Principal Christy Flores was inspired by her grandfather who was the principal of the only middle school in a small town. She remembers the strong connection he had with the community and how important “building trust, developing relationships, and demonstrating a genuine care and concern for each individual person” was to him. With this memory as her guide, she embarked on a professional journey as an educator across several elementary schools in the Newport-Mesa Unified School District, including Maude B. Davis Elementary School (Davis Magnet School), where she became principal in 2013.
Not surprisingly, Principal Flores’ vision as a leader is grounded in the model demonstrated by her grandfather – to sustain a strong, positive school culture built on trust, relationships, and community to support students. As the principal of a high-performing school that attracts students from across the district, Principal Flores is seen as a dynamic leader who espouses the belief that students must “Maslow before they can Bloom.” She leads the school community towards academic success through multi-tiered levels of support and outstanding instruction, but also emphasizes the value of attending to human needs by focusing on well-being, growth mindset, relationships, empathy, and resilience. Principal Flores used these themes to build community at Davis Magnet School and underscore the foundation for teaching and learning each academic year.
When the whole school focused on empathy, Principal Flores planned and developed professional learning using a theme-related book and engaged families in a monthly book club. She collaborated with teachers to design engaging instruction and activities for students to build empathy and self-awareness. The theme translated into concrete actions where students could demonstrate what they learned about seeing things from other people’s perspective. Students created a morning greeter job to make sure everyone felt welcomed when they arrived at school, older students worked together to teach younger students how to play recess games, and all students engaged in fund-raising activities.
These activities prepared the Davis Magnet School community to lead with empathy when the pandemic hit, and the school transitioned to remote learning. Principal Flores maintained important traditions and consistency for students, staff, and families. Davis begins each morning with Flag Deck, or a motivational morning assembly designed to create a sense of community and purpose. During remote learning, Principal Flores continued this tradition by creating videos from different locations across campus and reminding the school community that they matter, the school was still there, and that they were the same Davis Ducks. She instilled certainty during uncertain times through music, humor, and honesty.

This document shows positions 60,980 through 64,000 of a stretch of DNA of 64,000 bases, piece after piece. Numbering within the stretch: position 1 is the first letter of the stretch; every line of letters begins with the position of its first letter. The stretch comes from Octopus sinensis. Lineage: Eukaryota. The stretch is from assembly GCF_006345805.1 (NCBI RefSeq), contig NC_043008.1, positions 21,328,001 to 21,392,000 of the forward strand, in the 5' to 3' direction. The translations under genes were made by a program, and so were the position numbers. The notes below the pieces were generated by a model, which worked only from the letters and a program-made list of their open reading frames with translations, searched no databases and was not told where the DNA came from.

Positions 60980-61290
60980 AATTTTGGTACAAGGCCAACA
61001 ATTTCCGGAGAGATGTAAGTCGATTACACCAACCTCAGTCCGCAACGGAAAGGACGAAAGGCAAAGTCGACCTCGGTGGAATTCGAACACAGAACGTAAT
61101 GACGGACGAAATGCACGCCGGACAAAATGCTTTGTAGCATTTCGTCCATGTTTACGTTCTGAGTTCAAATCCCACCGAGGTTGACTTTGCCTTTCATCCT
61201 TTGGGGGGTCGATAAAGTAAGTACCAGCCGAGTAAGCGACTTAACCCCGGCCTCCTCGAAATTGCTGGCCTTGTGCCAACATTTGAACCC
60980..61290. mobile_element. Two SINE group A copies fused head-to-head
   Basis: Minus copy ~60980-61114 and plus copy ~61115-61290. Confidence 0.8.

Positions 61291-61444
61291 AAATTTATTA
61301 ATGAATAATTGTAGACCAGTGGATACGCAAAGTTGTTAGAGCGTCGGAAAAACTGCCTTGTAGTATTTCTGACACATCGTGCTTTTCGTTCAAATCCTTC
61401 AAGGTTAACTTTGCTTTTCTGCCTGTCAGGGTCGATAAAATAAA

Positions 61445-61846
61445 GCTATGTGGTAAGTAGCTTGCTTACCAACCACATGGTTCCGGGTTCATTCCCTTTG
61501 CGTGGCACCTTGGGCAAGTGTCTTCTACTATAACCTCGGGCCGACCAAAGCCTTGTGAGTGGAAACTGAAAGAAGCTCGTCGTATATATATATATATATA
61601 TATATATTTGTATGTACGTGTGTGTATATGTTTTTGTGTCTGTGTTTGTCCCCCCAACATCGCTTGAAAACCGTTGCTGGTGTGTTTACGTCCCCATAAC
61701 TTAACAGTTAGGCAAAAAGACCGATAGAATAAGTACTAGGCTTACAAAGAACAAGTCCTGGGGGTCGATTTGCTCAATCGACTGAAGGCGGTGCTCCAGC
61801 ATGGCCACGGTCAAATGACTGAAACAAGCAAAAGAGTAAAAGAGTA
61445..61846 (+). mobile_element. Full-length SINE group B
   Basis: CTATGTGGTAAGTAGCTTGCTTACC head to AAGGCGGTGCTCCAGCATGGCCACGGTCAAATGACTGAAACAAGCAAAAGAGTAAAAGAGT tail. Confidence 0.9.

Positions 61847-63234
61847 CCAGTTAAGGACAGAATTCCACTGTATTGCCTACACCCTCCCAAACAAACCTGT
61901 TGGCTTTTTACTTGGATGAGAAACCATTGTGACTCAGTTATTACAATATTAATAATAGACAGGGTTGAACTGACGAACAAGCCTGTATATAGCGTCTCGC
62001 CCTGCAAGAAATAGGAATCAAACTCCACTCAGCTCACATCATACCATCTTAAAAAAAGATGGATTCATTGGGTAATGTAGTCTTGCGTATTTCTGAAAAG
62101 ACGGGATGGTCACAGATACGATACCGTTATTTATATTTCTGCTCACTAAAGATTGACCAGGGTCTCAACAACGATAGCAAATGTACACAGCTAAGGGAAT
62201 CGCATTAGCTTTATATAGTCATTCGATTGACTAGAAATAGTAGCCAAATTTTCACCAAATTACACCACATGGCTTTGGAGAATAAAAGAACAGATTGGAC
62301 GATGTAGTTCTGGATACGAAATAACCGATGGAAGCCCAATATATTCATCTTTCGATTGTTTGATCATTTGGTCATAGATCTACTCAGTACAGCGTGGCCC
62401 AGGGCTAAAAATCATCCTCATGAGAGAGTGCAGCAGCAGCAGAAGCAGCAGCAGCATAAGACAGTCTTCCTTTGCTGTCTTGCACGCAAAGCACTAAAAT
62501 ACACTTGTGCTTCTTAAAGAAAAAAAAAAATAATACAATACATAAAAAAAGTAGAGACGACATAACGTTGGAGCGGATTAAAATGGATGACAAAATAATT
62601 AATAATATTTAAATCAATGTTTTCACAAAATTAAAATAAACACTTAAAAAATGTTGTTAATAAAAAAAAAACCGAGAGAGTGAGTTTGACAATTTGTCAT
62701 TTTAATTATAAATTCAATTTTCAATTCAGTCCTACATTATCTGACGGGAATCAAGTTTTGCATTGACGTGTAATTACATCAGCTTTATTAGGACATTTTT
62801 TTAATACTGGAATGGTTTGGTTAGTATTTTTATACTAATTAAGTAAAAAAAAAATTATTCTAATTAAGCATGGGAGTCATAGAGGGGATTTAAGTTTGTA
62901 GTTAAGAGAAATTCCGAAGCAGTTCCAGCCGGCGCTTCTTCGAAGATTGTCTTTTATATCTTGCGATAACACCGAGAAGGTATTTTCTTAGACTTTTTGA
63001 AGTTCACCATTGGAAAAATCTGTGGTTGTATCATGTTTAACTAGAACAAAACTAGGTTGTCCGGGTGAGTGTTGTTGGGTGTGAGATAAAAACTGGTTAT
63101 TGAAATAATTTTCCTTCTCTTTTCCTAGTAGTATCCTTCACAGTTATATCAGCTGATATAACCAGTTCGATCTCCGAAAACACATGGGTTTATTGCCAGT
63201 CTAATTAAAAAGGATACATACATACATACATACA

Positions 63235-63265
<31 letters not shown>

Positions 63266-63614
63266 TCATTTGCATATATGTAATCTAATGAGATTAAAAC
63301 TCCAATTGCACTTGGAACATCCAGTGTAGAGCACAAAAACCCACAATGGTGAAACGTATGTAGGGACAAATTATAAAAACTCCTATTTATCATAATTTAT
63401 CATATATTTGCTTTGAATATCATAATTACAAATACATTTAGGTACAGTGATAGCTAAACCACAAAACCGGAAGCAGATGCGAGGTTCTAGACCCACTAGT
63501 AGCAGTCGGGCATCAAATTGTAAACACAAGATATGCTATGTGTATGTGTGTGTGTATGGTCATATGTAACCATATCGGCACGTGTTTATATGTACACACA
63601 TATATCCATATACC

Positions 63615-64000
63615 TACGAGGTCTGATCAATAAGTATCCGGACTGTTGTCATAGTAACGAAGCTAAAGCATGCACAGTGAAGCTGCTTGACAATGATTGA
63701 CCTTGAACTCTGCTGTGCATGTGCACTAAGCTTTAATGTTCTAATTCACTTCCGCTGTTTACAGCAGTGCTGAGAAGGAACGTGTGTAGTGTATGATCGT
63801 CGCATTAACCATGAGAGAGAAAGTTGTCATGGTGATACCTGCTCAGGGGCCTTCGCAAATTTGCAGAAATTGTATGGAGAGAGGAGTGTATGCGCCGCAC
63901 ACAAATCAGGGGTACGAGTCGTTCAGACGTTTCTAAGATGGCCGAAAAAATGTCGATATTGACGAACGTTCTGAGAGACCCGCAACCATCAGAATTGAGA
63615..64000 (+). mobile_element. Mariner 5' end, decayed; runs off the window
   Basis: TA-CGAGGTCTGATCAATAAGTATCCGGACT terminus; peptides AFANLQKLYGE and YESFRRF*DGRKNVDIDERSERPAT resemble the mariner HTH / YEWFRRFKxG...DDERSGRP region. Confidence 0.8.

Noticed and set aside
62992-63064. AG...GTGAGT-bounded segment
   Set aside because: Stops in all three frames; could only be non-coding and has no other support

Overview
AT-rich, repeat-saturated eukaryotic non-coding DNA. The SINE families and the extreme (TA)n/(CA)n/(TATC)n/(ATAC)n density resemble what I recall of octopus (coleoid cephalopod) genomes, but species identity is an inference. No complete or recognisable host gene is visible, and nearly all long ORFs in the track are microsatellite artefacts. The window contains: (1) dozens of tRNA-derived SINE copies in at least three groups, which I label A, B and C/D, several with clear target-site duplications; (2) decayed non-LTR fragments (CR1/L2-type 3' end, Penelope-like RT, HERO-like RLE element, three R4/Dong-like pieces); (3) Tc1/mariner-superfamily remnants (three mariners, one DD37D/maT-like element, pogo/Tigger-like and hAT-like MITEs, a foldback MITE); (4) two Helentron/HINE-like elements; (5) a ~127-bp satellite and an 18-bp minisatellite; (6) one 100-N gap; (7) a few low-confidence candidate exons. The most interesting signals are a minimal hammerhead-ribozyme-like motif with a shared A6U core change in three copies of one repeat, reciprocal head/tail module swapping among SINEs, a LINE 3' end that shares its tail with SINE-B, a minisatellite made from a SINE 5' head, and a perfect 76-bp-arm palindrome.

Building and sustaining meaningful partnerships is also part of Principal Flores’ vision for Davis. She leveraged partnerships with the Parent-Teacher Association, School Foundation, and Hoag Hospital to develop a deeper level of support for the mental health and wellness of all students, staff, and family members during remote learning. Principal Flores started the Davis Magnet Foundation to strengthen, expand, and add programming. She recognized that students needed more in terms of academic and student supports. The Foundation has supported an after-school robotics teams, a ceramics kiln, teacher assistants, and grade level supports. She also improved the physical environment by adding murals, a community garden, and building upgrades. She values the perspectives of staff, families, and students to foster a decision-making culture. As one teacher stated, “Principal Flores seeks information and two-way communication… so that major decisions affecting curriculum, instructional practices, and student learning are well-informed and meet the needs of staff and students.”
One parent explained that Principal Flores is loved and embodies the spirit of The Giving Tree by Shel Silverstein. This parent explained that she created safe places for children to create, explore, and learn. She connected with parents, “with much needed support and resources, giving [parents] a place to rest in the midst of an overwhelming season of navigating our children through distance learning…and safe spaces to mourn the things we had lost.” She also provided her staff “branches of experience, leaves of encouragement, and an opportunity to watch fruit grow.” For Principal Christy Flores, educational leadership has always been about supporting people and cultivating community.